LONDON — Britain and France on Tuesday signed two agreements paving the way for greater cooperation between the neighbours on the use of military drones.
British Defence Secretary Philip Hammond and his French counterpart Jean-Yves Le Drian pledged closer military ties and said the deals represented "a new positive step in Franco-British cooperation on Unmanned Air Systems".
"Cooperation is essential at a time when defence budgets are under pressure," the ministers said in a joint statement, as Le Drian made his first visit to London since taking office in May.
The first agreement will enable France to cooperate with Britain on the Watchkeeper Tactical unmanned air system, which provides the British armed forces with surveillance and reconnaissance.
The ministers said the second deal represented the first phase of a collaborative "demonstration programme" for a Future Combat Air System (FCAS), another unmanned air system, to be completed by the years 2030-40.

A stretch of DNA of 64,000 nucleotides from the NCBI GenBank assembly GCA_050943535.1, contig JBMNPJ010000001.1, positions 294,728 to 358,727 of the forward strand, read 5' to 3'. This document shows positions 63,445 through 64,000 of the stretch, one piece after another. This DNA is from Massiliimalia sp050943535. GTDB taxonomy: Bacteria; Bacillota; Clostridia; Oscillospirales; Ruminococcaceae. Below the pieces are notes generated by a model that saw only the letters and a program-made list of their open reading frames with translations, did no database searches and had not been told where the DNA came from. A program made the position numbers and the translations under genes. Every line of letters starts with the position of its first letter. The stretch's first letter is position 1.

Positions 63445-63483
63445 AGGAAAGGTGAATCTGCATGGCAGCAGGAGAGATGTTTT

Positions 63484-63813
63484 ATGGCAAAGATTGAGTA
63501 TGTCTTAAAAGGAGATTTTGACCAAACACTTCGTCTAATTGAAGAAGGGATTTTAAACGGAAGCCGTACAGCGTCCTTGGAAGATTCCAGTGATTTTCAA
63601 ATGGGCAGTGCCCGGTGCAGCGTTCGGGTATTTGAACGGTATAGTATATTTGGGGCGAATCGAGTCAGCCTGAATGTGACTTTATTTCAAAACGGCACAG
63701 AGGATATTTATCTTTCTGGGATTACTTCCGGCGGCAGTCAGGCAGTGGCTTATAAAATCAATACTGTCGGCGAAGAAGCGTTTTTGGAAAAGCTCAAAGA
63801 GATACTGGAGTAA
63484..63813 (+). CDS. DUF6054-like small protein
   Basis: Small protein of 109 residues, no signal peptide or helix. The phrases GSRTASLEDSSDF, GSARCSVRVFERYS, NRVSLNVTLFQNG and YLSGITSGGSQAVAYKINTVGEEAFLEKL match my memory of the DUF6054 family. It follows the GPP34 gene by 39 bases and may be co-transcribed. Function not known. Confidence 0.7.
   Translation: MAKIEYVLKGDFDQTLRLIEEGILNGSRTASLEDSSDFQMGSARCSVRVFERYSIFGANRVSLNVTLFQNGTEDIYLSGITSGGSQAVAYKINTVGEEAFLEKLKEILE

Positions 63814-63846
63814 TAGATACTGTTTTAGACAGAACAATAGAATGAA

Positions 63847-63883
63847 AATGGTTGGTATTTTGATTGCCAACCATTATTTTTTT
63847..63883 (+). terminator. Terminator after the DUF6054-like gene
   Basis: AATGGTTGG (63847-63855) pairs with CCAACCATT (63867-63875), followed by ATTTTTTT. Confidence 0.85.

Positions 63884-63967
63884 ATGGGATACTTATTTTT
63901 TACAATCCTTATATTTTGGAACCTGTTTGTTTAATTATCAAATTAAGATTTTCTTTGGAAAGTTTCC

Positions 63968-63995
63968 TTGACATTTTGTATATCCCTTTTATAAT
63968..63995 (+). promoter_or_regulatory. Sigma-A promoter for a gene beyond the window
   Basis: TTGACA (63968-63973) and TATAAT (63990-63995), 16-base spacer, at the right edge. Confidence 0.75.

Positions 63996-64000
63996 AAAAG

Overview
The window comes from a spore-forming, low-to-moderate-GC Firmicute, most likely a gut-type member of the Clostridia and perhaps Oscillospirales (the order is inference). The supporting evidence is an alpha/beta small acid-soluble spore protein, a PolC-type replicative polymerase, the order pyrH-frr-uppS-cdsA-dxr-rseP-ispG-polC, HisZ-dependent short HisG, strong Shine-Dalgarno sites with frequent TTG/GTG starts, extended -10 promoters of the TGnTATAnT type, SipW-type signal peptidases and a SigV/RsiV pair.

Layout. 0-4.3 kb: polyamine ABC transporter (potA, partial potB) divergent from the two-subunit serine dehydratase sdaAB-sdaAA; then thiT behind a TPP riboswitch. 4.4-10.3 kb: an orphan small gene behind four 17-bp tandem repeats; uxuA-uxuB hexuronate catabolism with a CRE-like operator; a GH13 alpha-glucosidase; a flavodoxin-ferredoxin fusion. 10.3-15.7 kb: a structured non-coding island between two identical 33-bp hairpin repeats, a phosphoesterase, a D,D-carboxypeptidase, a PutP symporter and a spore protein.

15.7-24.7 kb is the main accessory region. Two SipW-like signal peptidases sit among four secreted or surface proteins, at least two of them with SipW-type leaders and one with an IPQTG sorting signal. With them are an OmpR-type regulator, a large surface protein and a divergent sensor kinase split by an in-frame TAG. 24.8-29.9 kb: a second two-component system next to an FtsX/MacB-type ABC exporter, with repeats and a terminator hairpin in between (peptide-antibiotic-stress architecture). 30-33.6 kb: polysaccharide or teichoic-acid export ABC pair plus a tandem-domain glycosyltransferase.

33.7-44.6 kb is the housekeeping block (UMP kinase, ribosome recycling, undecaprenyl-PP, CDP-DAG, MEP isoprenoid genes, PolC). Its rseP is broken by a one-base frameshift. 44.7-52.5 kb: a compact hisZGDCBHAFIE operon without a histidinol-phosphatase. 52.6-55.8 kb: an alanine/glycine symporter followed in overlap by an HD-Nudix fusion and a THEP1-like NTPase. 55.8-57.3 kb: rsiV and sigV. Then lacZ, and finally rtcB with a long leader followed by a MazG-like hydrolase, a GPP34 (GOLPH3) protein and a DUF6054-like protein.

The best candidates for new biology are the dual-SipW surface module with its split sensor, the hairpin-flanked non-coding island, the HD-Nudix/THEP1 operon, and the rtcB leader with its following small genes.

The pair agreed to spend 12 million euros (£9.3 million, $14.5 million) with French aircraft manufacturer Dassault Aviation and British defence giant BAE systems on new designs for the FCAS, an aide to Le Drian said.
Under an eight-million-euro programme, France will test the Watchkeeper system made by French company Thales and the Israeli firm Elbit until mid-2013, when it will decide whether or not to use it permanently.
Meanwhile, an aide to Le Drian said an announcement would be made in the coming weeks on plans by Britain and France to jointly develop medium-altitude, long-endurance (MALE) unmanned aerial vehicles.
The neighbours already have a close defence relationship.
British and French jets spearheaded the Libyan intervention, which later became the NATO-led air campaign that led to the overthrow of Moamer Kadhafi's regime in October.
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